If cost isn't an issue Portra will be fine. I use it for more "urban" shooting sometimes, and on a tripod just after sunset, I love it.
Ektar is generally cheaper to come by, has a slightly smaller range, but grain is basically non-existant and it can give lovely results in more subdued light. It can give you punchy colours if you're shooting punchy-coloured things in punchy lighting, but it is no Velvia.
I've had decent results with Kodak Ultramax 400 in the past. It's a cheaper consumer film but to experiment with a new style, might be worth a shot. Kodak also has Profoto 100, which I'm no fan of.
There's a really cheap Fuji on B&H (Fujicolor 200) that I've never tried. I've shot Superia in 400 and 800 and they're just okay, but Reala 100 was my favourite of all print films recently, so if this falls in between it may be good.
Ektar does not give "punchy" color, unless punchy color is resident in the actual scene. It's fairly accurate for a color film. But neither does it
artificially soften things like skintones, which is something Porta 160 does. Nor does it forgive errors in color balance as easily. If you are comfortable shooting chromes, Ektar should be easy to learn. If you want something more forgiving of exposure error, go Portra. These films are tightly engineered for specific categories of use. And consistency is one thing you tend to get in quality products like these. If you want high quality results, then the learning curve is going to be more consistent too. Any mistakes which come out in the end result are likely to be your own. But you might pay a dollar more a roll for that privilege. Amateur films are made and marketed under less stringent conditions, and often have a buffer zone for sloppy use, so that you get "something", yet at the expense of something else.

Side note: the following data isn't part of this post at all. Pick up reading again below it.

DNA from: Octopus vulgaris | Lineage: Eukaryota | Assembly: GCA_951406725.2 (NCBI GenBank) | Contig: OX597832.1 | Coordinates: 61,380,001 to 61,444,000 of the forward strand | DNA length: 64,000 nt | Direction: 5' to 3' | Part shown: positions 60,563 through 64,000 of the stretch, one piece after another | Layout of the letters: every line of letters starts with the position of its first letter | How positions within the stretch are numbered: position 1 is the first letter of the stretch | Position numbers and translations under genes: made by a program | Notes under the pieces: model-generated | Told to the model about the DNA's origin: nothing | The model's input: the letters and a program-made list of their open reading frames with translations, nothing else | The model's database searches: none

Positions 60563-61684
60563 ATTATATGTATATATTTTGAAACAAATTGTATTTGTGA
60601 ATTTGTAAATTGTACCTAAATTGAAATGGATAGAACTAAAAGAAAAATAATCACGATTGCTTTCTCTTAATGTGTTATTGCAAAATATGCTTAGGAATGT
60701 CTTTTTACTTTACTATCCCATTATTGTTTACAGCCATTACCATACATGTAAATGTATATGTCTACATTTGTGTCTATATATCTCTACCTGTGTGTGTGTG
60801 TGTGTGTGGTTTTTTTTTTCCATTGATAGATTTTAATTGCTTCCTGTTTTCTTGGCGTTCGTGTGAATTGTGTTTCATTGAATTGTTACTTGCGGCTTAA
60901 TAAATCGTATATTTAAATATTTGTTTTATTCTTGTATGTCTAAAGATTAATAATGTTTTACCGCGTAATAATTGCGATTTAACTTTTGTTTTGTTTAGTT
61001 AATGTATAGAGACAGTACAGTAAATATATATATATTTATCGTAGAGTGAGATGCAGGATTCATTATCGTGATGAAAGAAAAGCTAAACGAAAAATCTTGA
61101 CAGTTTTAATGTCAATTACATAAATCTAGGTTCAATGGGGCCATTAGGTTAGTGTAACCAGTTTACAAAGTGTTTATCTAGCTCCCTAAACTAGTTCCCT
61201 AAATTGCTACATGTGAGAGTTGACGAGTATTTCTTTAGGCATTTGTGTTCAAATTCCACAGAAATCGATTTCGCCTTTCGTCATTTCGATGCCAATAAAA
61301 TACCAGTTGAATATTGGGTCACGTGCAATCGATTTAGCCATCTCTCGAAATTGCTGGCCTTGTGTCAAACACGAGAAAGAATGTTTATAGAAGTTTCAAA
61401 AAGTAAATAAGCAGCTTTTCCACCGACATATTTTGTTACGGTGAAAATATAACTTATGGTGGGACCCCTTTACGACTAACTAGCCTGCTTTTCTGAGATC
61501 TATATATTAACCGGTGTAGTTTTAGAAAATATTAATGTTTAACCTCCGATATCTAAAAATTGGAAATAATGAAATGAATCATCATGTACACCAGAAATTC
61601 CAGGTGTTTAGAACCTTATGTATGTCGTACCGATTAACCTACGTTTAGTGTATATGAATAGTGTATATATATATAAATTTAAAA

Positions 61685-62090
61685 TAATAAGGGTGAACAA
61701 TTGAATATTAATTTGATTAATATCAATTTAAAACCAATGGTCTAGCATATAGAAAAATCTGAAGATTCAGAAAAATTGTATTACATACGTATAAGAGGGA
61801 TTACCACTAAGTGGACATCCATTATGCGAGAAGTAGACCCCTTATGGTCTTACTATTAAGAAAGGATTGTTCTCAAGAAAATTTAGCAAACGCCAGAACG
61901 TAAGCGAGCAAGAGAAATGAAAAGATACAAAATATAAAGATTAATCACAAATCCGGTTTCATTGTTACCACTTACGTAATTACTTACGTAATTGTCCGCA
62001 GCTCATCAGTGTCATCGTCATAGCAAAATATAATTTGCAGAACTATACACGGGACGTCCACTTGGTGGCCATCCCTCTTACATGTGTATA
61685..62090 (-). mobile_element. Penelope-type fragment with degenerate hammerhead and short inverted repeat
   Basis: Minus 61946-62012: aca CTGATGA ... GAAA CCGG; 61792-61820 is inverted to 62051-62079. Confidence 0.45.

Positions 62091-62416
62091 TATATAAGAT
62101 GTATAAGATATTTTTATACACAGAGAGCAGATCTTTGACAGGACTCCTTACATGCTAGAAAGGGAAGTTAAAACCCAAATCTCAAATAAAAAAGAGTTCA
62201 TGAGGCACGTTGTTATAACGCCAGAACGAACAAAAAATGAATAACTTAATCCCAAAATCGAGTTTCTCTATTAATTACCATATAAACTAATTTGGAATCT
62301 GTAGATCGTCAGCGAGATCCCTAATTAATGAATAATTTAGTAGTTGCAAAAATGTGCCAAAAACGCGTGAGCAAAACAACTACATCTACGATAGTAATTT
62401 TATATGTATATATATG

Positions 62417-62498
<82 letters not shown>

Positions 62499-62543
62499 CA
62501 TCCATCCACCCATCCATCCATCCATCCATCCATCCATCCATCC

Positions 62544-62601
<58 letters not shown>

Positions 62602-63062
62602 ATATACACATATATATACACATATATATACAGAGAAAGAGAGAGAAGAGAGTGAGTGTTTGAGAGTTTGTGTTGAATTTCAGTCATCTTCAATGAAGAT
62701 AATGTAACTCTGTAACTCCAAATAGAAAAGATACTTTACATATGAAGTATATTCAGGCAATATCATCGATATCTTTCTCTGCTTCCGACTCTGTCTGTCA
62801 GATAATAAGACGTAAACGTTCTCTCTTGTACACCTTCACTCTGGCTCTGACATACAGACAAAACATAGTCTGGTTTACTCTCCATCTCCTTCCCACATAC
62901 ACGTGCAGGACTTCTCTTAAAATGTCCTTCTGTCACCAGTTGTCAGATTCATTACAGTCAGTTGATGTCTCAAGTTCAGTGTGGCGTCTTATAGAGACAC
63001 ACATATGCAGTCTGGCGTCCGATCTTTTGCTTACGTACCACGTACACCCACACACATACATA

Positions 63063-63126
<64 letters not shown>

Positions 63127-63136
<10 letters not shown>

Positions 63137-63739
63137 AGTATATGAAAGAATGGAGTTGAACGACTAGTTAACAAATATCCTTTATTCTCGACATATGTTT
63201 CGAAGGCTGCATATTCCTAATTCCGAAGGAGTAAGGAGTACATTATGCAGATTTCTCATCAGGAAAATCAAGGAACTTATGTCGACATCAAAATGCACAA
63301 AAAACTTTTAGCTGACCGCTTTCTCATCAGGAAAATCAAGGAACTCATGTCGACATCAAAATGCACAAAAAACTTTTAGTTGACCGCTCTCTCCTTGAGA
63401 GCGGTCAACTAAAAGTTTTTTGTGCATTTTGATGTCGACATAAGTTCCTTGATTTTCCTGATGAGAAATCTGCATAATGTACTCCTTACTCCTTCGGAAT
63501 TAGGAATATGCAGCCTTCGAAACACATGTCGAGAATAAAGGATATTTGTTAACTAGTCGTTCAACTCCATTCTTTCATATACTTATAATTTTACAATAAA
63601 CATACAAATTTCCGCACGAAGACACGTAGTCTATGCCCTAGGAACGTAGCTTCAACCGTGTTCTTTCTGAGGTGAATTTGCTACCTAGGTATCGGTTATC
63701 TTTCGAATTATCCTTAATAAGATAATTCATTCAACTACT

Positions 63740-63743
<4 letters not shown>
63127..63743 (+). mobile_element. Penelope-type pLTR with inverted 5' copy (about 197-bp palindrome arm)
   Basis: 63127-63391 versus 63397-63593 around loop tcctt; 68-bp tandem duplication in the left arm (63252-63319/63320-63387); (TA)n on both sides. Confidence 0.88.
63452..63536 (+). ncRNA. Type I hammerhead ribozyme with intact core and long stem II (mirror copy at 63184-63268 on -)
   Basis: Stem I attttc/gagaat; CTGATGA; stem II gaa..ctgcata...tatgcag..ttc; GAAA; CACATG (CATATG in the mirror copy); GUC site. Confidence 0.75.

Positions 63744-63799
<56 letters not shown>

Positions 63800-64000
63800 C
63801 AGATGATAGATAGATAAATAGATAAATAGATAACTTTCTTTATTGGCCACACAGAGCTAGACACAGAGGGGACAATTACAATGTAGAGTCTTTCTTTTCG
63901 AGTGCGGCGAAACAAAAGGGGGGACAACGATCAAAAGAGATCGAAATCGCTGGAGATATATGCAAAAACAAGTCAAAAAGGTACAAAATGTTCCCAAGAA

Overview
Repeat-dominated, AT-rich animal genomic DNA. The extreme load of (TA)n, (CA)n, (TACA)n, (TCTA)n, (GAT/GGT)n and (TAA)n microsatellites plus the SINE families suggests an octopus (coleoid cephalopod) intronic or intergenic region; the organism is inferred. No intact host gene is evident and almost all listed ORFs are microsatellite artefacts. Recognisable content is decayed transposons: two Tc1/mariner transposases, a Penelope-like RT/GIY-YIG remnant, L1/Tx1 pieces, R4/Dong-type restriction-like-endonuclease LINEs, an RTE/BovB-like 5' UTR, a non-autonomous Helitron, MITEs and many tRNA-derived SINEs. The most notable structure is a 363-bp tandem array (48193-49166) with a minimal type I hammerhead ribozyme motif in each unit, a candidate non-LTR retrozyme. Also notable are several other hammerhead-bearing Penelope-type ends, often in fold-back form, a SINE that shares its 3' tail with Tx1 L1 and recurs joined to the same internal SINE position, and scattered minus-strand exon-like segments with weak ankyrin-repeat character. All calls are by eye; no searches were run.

I suggest the O.P buys some Portra and Ektar and tries them for himself, you can't rely on other peoples experience because your impressions may be completely different.
RIGHT ON BEN!
suggestions are cheap
experience is priceless
Even Ektar is restrained in terms of saturation compared to the default JPG settings on most digital cameras. If it's not Velvia, scanned into photoshop, with the saturation pushed up 50 points, it probably will still look subdued.
My vote goes to portra 160 and 400 though. I used to use other color films. Now I don't.
Sponsored Ad. (Subscribers to APUG have the option to remove this ad.)
Using others experience of what films are like John I.M.O. is like asking someone to have sex for you.
Originally Posted by jnanian
Tips can sometimes alleviate the worst of the learning curve. For example, I wouldn't recommend Ektar for someone planning a portrait session
with acne-ridden teenagers!
Isn't there an entire industry based on that?
Originally Posted by benjiboy
“Photography is a complex and fluid medium, and its many factors are not applied in simple sequence. Rather, the process may be likened to the art of the juggler in keeping many balls in the air at one time!”
Ansel Adams, from the introduction to The Negative - The New Ansel Adams Photography Series / Book 2
I was browsing Tumblr again and saw nice images/colors made with Kodak Portra 160 and 400.
But also with Fujicolor Pro 400H and Fujicolor Pro 160 NS.
So may I suggest that you try a few rolls of these films also?
The Filmshooters Collective may also be a nice source for examples.
Last edited by TheToadMen; 09-21-2013 at 04:40 AM. Click to view previous post history.
"Have fun and catch that light beam!"
Bert from Holland
my blog: http://thetoadmen.blogspot.nl
my Linkedin pinhole group: http://tinyurl.com/pinholegroup
* I'm an analogue enthusiast, trying not to fall into the digital abyss.
* My favorite cameras: Nikon S2, Hasselblad SWC, Leica SL, Leica M7, Russian FKD 18x24, Bronica SQ-B and RF645, Rolleiflex T, Nikon F4s, Olympus Pen FT, Agfa Clack and my pinhole cameras.
Last edited by Lamar; 09-21-2013 at 08:13 PM. Click to view previous post history.